Mediation is a process when two parties try to resolve disputes without going to court. A third party person, called a mediator, helps them negotiate a settlement. A mediator cannot make decisions on behalf of the parties involved in a dispute. He can do everything in his power to get the best possible result- an agreement signed by both parties, sometimes called a memorandum of understanding. If both parties agree, the agreement can remain confidential as well as all related documents and disclosures.
When to Go to Mediation
First you need to identify the issues to be mediated and the contract. Depending on the nature of the contract you have with other party, it may be clearly stated that you need to go to mediation before court. It is never too late to go to mediation, even during litigation. If a mediator has experience, both parties involved (sometimes even more than two parties) can hope for a positive outcome.
If you care about the relationship with the other party (in most cases that is a business partner) and you want to be on better terms, avoid going to court, and try to solve the issue with help of a mediator. Mediation is more likely to resolve disputes and problems than a formal court hearing.
Also, if you don’t want to lose much time on going to court, mediation is a better choice. A mediation date can be set quicker than a court date and while you have to attend all the mediation sessions the process will be completed more quickly.
When is Mediation Applicable
What is the Role of a Mediator?
Not every mediator has the same role and responsibilities. It depends on the disputed parties, and the complexity of a problem. In less complicated disputes, a mediator can have a neutral role, whereas in complex situations and emotional disputes, a mediator can have a more dynamic role. The same goal that every mediator has is to shape the best possible outcome for both parties. But these are just different techniques that a mediator can apply. At the end of the day, a mediator cannot make any decisions.
Here are some issues a mediator can help with:
- Encourage both(all) parties to share information
Present the views of one party in a way the other part can understand them
- Make the parties concentrate more on the future than on the past
- Define the differences between the parties’ perceptions and interests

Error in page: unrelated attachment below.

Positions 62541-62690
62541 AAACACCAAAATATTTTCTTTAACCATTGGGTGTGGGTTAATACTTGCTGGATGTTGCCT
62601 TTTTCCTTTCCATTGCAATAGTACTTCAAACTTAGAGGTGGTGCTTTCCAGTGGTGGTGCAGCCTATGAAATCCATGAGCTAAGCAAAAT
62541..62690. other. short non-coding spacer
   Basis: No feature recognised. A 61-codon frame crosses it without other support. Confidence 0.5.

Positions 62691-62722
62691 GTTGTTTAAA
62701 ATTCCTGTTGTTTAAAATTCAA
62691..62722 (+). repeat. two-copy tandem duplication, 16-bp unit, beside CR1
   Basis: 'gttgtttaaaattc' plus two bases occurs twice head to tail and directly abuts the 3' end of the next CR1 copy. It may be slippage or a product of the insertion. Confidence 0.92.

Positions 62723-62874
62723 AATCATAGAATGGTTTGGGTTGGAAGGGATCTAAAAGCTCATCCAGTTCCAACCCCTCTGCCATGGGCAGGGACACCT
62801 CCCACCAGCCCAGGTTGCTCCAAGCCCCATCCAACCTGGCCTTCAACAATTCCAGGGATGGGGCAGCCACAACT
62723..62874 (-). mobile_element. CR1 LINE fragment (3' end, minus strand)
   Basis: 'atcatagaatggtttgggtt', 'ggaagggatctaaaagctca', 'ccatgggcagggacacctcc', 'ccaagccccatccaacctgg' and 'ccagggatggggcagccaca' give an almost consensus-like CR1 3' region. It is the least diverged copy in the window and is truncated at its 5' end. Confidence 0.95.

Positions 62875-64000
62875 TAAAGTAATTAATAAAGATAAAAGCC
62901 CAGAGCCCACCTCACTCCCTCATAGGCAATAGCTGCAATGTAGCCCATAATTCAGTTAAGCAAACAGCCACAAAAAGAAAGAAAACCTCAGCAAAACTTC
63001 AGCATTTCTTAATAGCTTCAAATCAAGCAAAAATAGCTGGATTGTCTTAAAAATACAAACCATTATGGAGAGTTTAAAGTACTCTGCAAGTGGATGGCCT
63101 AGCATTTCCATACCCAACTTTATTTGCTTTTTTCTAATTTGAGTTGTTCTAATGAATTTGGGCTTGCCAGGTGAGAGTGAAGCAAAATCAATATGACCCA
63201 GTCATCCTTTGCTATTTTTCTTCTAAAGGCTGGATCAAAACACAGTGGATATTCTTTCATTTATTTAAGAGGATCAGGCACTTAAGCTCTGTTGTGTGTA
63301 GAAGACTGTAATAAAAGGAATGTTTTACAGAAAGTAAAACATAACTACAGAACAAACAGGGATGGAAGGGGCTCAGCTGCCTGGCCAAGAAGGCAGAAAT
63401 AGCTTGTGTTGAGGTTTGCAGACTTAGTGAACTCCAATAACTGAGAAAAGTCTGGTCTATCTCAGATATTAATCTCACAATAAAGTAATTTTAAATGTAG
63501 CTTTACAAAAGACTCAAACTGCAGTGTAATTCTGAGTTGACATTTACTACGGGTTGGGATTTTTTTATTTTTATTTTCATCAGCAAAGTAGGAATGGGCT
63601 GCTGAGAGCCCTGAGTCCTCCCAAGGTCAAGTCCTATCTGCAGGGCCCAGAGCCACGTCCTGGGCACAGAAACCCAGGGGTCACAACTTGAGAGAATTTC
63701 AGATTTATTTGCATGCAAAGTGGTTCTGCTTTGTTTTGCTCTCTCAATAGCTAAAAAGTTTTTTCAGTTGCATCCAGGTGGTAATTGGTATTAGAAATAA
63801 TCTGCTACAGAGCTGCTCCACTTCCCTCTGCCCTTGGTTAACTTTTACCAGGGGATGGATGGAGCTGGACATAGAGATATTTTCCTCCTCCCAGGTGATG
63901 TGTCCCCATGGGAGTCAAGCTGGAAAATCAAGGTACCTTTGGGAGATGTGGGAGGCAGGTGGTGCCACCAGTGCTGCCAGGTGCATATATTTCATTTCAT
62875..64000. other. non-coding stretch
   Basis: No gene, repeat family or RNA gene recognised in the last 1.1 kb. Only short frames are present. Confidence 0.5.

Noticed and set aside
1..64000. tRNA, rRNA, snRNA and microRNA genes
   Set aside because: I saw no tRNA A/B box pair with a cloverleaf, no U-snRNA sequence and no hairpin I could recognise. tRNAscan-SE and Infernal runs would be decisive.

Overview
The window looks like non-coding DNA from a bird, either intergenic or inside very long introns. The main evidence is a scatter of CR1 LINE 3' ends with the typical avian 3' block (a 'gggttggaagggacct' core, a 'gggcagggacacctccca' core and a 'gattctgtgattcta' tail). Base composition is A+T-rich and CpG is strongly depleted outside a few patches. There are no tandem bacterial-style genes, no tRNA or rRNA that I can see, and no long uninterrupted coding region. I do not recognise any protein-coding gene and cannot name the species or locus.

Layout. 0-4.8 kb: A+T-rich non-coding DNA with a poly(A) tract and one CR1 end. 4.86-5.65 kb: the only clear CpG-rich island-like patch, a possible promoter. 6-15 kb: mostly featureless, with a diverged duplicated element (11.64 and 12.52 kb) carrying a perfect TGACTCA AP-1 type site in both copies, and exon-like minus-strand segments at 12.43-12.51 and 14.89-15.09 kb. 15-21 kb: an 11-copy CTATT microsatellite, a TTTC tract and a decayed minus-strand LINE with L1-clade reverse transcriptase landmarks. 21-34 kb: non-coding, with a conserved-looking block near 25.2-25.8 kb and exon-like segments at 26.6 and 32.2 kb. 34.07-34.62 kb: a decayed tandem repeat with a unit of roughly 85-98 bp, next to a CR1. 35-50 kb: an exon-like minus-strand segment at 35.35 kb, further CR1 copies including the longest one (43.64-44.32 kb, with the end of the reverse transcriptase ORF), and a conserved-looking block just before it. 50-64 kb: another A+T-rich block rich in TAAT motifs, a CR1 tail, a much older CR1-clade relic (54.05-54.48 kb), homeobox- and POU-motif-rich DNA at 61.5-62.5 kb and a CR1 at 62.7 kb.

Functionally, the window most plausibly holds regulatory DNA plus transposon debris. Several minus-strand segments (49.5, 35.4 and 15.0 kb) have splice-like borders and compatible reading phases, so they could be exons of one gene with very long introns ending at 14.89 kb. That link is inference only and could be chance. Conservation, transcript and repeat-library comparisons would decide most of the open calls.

- Analyse the issues
- Encourage the parties to express their concerns and feelings
Point out the alternative ways to settlement in a way the parties understand what is realistic
- Suggest solutions that will satisfy both parties
First of all, the whole process is confidential and both parties need to agree to it. Parties should decide if they want additional lawyers, other than a mediator, to be present. In certain cases, parties cannot make their minds up about the right mediator, so there should be an alternative system to decide upon a mediator. Also, parties should hire a bilingual mediator if they don’t speak the same language.
As for the mediation agreement, it should have a date, time and location of the meeting. Every mediation meeting should be scheduled in advance. The parties should agree about the location and the time limit of every session. The parties pay the mediation costs equally.
In the agreement, all the responsibilities of the mediator and the parties should be stated. The mediator’s mandate and a provision for the agreement (in case the dispute is resolved) should be defined.
Advantages of Mediation
It is more likely that the parties will be on good terms after mediation than after litigation.
Mediation is less confrontational and oppositional than litigation. During the litigation parties are opponents and their relationship cannot continue after such procedures. On the other hand, the process of mediation doesn’t have that approach. It has the aim to create conciliation among the parties.
You will save much time
The process of mediation is quicker than litigation and parties can settle in a much more reasonable time frame.
The outcome of the agreement is in your hands
Mediation implies that both parties make decisions about the final agreement. The outcome is equal to your and the other party’s needs.
Mediation is less expensive than going to court
You are probably aware that court costs can be very high. Given that the whole process can be prolonged in some cases, the longer it lasts the more expensive it will be. Mediation can finish quicker and thus with less costs. Of course, you need to have a good mediator who will help you come to a settlement that is favorable to both parties.
Having the presence of the neutral party controls the flow of the dialogue and makes it less intense. Mediators know how to deal with negative sparks between the parties and how to calm the situation. Yet, both parties take part in the outcome and share the costs of the mediation process. Moreover, the process is less formal than litigation.
These are the advantages of mediation you should have in mind if you have a dispute with someone. Of course, mediation cannot settle every dispute, otherwise no one would go to court. But at least, it can make resolve some issues or make the whole court appeal shorter.
If you need a mediator, call our law office today to schedule a free consultation. One of our lawyers will help you figure out what is the best solution for your situation. Don’t hesitate to ask for help of a lawyer, or a mediator, when you are facing legal issues.